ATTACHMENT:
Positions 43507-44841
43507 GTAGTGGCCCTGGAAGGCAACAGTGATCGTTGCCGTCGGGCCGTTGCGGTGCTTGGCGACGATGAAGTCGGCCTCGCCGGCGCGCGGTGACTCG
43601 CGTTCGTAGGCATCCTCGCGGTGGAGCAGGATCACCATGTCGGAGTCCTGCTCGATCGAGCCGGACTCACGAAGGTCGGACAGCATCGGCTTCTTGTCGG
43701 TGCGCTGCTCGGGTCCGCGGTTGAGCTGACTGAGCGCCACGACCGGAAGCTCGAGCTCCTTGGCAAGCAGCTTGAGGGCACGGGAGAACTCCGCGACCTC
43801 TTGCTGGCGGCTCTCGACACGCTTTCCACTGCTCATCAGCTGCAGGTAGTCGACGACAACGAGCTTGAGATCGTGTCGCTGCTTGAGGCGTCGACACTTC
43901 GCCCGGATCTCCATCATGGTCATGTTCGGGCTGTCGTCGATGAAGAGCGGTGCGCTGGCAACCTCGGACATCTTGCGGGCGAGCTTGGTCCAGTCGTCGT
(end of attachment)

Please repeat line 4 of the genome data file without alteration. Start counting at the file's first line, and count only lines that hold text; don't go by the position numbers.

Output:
43701 TGCGCTGCTCGGGTCCGCGGTTGAGCTGACTGAGCGCCACGACCGGAAGCTCGAGCTCCTTGGCAAGCAGCTTGAGGGCACGGGAGAACTCCGCGACCTC